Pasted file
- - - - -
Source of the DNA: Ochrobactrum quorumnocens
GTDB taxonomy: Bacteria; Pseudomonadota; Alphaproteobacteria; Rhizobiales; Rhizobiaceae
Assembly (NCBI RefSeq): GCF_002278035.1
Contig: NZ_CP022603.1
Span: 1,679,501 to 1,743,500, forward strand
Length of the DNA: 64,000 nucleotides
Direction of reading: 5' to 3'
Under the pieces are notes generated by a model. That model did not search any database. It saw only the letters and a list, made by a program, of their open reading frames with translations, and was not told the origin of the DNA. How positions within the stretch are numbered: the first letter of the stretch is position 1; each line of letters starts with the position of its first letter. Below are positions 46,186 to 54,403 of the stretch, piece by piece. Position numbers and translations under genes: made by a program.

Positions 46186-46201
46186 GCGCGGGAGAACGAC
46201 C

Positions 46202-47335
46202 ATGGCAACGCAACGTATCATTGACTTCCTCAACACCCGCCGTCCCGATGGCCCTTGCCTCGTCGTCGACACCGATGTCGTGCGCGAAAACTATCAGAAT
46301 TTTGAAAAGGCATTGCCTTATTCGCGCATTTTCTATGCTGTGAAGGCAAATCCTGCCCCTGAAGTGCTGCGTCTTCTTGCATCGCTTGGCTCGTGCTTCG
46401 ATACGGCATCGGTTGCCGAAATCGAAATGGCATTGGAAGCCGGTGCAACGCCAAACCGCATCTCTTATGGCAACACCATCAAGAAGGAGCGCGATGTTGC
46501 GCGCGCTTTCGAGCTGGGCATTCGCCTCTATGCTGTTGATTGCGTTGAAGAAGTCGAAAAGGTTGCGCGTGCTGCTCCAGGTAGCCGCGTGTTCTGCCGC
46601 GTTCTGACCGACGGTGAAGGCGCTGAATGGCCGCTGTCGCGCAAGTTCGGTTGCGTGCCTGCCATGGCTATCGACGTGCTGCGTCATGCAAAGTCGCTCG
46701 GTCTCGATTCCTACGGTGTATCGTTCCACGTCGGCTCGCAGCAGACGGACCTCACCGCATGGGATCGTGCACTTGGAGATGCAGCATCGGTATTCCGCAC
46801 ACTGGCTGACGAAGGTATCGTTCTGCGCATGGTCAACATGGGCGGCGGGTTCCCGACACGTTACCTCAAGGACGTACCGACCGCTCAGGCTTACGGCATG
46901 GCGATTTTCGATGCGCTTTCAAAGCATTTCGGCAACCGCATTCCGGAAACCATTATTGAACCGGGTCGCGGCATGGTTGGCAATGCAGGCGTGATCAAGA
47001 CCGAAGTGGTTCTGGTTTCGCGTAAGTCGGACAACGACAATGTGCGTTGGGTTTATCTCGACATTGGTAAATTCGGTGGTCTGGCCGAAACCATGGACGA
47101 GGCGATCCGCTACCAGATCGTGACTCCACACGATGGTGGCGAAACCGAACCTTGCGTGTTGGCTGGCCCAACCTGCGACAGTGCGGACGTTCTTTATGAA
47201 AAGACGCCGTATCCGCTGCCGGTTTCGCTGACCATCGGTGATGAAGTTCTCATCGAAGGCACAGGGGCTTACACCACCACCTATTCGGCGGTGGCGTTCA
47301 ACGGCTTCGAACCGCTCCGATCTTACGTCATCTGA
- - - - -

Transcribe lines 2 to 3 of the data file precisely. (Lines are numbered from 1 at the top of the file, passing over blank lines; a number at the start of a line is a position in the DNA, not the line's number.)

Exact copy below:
GTDB taxonomy: Bacteria; Pseudomonadota; Alphaproteobacteria; Rhizobiales; Rhizobiaceae
Assembly (NCBI RefSeq): GCF_002278035.1